• The budget includes $43.7 billion towards emergency costs of COVID-19, a defense plan of $47 billion, the largest-ever welfare cost of $317 billion, and $212.7 billion for debt servicing.
  • The record budget comes as many worry about Japan’s public debt that is now double the country’s $5 Trillion dollar economy. 
  • The new budget must still be approved by the Japanese Parliament by March 2022 before it can go into effect. 

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South Korea Pardon’s Corrupt Ex-President Park Geun-Hye

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  • In an effort to bring national unity amid COVID difficulties, South Korean President Moon Jae announced he has granted a special pardon to South Korea’s 1st ever female President, Park Geun-Hye, who is currently serving time for corruption charges. 
  • The justice ministry states the pardon was discussed and approved during their annual amnesty review meeting held over a two-day period. 
  • Park was arrested in 2017 and sentenced to 20 years in prison after a corruption scandal broke out that caused months of protests amongst South Korean citizens. 
  • The pardon was unexpected by many but experts believe that the pardon will help current South Korean president, Moon Jae, secure a new presidential term in next year’s presidential elections. 

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All views expressed in this editorial are solely that of the author, and are not expressed on behalf of The Analyst, its affiliates, or staff.

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Born and raised in the Bay Area, California, Faiza is a mother of two with a degree in Psychology and Paralegal Studies. She is passionate about lending her voice to those who are disadvantaged.

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China Threatens Consequences if Pelosi Visits Taiwan

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  • US House of Representatives Speaker Nancy Pelosi has landed inTaiwan. Prior to the visit, China’s Foreign Ministry has voiced their disapproval, stating that “China will take resolute responses and strong countermeasures to defend its sovereignty and territorial integrity.”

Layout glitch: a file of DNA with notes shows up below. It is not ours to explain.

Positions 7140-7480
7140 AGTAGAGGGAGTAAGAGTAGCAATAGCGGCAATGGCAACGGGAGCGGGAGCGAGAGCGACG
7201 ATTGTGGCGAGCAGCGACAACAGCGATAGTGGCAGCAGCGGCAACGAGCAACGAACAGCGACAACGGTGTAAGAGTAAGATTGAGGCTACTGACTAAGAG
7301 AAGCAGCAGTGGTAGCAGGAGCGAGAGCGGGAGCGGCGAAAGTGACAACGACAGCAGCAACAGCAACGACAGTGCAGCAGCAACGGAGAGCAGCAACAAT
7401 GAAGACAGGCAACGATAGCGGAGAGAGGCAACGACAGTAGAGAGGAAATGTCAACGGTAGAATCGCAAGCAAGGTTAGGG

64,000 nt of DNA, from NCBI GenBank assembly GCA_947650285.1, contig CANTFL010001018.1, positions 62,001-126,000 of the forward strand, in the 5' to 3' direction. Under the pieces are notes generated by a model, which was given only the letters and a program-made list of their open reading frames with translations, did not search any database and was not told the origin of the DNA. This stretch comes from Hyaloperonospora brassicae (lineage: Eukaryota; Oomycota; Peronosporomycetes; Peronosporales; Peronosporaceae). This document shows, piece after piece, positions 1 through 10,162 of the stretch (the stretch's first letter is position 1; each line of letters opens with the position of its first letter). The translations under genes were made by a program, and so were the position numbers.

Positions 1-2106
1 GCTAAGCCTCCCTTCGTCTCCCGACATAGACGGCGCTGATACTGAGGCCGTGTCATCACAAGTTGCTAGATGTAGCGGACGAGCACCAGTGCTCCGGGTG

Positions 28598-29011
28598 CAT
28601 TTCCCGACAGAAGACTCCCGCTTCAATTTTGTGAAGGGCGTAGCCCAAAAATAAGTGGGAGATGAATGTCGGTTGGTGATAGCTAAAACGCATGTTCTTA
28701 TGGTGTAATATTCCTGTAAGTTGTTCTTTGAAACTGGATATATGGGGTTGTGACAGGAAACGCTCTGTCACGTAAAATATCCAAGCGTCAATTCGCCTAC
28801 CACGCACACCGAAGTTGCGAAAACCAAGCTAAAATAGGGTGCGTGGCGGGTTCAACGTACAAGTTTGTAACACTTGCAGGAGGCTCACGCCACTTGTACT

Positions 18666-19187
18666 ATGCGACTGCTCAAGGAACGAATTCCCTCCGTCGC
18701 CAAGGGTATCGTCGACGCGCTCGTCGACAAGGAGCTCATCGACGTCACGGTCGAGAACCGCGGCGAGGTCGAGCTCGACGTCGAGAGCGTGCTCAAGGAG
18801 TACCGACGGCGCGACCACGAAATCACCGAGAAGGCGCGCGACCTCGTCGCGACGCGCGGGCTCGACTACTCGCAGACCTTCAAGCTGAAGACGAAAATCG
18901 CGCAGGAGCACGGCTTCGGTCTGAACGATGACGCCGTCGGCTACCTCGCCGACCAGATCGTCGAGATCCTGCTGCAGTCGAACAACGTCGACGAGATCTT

• US Secretary of State Antony Blinken emphasized in response  that “The speaker will make her own decisions about whether or not to visit Taiwan,” and that the US is looking to Beijing to “act responsibly and not to engage in any escalation going forward.”
  • The US has made it clear that members of Congress routinely visit Taiwan and that this trip is non-threatening and has precedent. Even so, some officials have expressed concern that China may invade Taiwan’s air defense zone or send missiles near Taiwan in retaliation.
  • Pelosi has criticized China’s leadership and vocalized support for Taiwan in the past. She is currently on her tour of Asia, with scheduled visits to Singapore, Malaysia, South Korea and Japan.

All views expressed in this editorial are solely that of the author, and are not expressed on behalf of The Analyst, its affiliates, or staff.

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First Grain Ship Departs Ukraine After Six Months of Russian Blockade

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  • The first shipment of grain departed the port of Odesa on Monday after Russia’s blockade of Ukrainian ports for the last six months trapped around 20 million metric tons of wheat and corn.
  • Russia recently made a deal with Ukraine, brokered by the UN and Turkey, allowing grain exports to resume, appeasing fears of a global food supply crisis and rising prices.
  • Ukrainian Foreign Minister Dmytro Kuleba celebrated the shipment, calling it a “day of relief for the world, especially for our friends in the Middle East, Asia, and Africa.”
  • Ukrainian President Volodymyr Zelensky was more hesitant to celebrate the shipment, stating “it is too early to draw any conclusions and make any forecasts” and he wants to “see how the agreement works and whether security will be really guaranteed.”

All views expressed in this editorial are solely that of the author, and are not expressed on behalf of The Analyst, its affiliates, or staff.

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Concerns Rise As US Teeters on the Brink of Recession

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  • The US economy declines for the second quarter in a row, causing, what other countries would consider, an economic recession. 
  • The prices for groceries, gas, and other basics are rising at the fastest pace since 1981. The US Central Bank is quickly trying to raise borrowing costs in order to cool the economy and ease the prices on goods, but with the contraction, at the annual rate of 0.9% in the 3 months to July, many are still getting concerned.